It took getting sober for ZouZou Mansour to realize that the unending perils of a predestined destiny could be sidestepped by something as simple as the power of choice.
It seems so simple, at least on the surface: Make new decisions. Choose different paths. Break free from the crushing weight of generational trauma, self-inflicted pain and the grim resignation that life is the unkindest cut of all.
It seems so simple … unless that’s all you’ve ever known. When that’s the blueprint, life is assembled according to those plans, at least until the right people and the right circumstances come along and tell you that those plans can be discarded. Ripped. Shredded. Set on fire, even.
And that a different path can be chosen.
“I didn’t know I had a choice until people told me and I was ready to hear it,” Mansour told The Ties That Bind Us recently. “I learned that when I got sober, and that’s what opened my mind — realizing that I wasn’t destined to have the same views or stagger through life making the same mistakes. I’m only destined to do life for the next 24 hours, because I get to make a new choice every morning.
“And even after I first heard that, it took a while to truly understand it, because I had these ideas holding me down, and I still didn’t give myself a choice. I’m a real advocate that when you are ready to hear that in some way, then it will be the straw that breaks the camel’s back. And who knows when that will be? That’s the great mystery — what will it take for us to finally change? Because it always happens on the inside before you see it on the outside.”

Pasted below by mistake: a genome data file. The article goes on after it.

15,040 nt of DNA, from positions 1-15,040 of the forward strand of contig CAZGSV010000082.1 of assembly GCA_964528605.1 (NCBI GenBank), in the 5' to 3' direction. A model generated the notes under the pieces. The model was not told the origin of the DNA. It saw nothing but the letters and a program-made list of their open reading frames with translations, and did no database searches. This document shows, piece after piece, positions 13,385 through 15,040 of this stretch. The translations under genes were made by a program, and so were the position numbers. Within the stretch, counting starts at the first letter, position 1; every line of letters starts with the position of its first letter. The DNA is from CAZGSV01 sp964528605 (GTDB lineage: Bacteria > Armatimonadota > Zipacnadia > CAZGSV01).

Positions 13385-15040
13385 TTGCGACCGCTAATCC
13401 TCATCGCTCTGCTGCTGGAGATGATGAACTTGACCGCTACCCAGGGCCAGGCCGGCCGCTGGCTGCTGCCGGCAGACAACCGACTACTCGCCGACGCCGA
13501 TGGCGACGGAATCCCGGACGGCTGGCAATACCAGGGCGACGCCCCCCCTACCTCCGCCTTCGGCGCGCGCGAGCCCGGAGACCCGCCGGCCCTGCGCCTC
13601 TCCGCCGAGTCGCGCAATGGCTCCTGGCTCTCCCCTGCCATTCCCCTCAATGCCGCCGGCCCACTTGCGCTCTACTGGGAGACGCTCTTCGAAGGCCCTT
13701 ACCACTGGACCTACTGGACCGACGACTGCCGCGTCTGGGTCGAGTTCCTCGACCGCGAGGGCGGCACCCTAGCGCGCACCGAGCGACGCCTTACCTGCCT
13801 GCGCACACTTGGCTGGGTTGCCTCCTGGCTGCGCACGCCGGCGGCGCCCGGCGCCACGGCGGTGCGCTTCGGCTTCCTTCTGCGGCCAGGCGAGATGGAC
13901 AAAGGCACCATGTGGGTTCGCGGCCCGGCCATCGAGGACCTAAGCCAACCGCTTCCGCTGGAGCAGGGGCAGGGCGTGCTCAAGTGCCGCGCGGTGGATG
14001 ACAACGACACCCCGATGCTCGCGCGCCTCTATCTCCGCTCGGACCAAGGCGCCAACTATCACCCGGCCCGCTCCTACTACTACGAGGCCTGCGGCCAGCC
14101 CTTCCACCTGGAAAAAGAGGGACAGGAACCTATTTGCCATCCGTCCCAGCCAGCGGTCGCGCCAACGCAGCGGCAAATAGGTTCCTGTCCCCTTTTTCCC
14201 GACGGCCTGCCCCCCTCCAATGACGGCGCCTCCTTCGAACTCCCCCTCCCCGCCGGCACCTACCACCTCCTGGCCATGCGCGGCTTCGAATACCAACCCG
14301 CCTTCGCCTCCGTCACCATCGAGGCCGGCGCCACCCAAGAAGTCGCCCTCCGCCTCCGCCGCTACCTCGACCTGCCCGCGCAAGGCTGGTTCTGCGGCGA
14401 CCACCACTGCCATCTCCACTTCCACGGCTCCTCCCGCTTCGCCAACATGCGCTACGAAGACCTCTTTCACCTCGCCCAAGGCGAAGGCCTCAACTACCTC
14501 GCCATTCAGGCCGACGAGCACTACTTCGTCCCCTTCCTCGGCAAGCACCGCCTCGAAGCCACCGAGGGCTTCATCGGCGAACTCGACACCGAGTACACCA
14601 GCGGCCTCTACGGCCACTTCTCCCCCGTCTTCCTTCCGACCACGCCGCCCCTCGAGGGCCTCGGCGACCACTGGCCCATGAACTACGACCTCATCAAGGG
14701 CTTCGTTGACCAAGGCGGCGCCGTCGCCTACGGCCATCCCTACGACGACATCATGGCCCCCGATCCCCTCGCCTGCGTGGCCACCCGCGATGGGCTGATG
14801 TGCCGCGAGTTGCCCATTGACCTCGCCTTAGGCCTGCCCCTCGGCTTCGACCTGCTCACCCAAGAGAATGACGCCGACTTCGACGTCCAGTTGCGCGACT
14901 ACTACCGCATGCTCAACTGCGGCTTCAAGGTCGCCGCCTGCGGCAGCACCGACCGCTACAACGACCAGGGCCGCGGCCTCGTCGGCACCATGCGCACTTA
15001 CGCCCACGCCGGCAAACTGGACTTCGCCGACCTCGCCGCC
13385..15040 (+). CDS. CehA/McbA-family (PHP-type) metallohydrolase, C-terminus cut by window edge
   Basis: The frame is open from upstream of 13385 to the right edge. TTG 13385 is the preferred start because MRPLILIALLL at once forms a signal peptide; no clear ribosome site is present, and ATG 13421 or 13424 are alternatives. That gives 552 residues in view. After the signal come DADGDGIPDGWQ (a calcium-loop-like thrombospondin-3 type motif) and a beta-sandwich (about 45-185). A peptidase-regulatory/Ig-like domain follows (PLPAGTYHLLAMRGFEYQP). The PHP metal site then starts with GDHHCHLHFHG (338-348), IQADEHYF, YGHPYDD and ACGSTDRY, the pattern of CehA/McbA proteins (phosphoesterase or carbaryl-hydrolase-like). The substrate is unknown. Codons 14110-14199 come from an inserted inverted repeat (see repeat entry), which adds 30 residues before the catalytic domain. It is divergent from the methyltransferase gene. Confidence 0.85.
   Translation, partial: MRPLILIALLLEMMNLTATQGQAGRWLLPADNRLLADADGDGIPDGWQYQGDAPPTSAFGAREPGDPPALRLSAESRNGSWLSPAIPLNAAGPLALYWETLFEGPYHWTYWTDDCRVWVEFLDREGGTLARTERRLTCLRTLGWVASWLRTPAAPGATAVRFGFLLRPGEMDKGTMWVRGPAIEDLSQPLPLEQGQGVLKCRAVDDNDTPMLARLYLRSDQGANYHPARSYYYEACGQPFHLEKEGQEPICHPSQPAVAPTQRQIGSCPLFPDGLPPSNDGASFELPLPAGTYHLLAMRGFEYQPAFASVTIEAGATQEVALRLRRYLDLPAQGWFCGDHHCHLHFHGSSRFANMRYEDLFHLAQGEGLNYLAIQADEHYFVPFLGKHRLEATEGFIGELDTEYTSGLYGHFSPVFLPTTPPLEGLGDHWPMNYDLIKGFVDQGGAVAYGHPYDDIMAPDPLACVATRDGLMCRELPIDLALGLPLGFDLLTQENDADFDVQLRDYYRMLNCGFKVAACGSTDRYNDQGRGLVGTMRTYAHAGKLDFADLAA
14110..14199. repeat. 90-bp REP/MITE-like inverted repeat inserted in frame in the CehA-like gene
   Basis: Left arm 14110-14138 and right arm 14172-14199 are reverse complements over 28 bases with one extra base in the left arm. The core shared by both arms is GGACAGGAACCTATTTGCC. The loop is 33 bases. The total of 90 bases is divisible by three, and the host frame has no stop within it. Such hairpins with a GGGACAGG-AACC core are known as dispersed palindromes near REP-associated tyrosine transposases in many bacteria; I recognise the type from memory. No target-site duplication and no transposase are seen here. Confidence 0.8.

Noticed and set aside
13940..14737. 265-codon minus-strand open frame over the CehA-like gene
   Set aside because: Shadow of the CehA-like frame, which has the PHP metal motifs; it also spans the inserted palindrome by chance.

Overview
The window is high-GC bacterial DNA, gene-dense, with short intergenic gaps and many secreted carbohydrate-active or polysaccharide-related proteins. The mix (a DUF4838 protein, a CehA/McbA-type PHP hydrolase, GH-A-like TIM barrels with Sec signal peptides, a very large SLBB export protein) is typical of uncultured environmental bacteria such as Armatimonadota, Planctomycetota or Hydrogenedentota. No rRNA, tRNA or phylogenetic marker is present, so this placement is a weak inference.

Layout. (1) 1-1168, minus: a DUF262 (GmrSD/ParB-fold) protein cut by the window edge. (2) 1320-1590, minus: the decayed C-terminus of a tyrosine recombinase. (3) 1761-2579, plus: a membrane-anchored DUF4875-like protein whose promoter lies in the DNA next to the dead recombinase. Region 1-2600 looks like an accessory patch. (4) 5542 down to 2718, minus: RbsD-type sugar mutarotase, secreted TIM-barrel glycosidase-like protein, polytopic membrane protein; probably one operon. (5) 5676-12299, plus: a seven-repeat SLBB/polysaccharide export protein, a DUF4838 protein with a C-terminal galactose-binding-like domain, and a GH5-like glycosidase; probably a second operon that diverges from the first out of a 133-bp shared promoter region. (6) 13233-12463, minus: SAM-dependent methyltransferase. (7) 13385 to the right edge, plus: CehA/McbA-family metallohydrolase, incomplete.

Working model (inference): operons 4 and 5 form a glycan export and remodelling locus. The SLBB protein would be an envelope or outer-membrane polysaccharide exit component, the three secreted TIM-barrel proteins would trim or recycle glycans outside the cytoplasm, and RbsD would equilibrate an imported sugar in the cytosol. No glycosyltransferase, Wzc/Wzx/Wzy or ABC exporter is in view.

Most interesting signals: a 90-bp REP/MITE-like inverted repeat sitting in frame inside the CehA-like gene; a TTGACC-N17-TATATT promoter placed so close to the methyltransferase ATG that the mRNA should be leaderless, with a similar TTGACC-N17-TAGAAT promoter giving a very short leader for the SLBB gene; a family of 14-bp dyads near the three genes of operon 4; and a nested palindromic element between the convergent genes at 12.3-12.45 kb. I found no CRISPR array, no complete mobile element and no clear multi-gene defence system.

ZouZou Mansour: The end is the beginning
For Mansour, whose life is pretty sweet these days as the frontwoman for the Philly-based rock quartet Soraia, the decision to change came in the middle of a suicide attempt — she was literally trying to drink herself to death — at 4 in the morning outside of a friend’s Philadelphia apartment. That was several years ago, and like most alcoholics and addicts who find their way to recovery, that was where her journey may have started, but it took a lot of pain to get to that point.
That just happened to be the day she made a choice. Or rather, she sought the power to make a different choice. Because in that moment, she recalled, it was as basic as asking not to die as it was choosing a new way to live.
“I had been at a friend’s apartment, and I had been using substances all night the night before, and I decided I wasn’t going to get out of this space I was in,” she said. “So I started drinking everything in her fridge, which was a lot, just trying to drink myself to death. I remember I was dry-heaving, and she was like, ‘You’ve got to go,’ because she was scared of me. All I could think about was how cruel people were, and then I was outside, and I just fell on the pavement.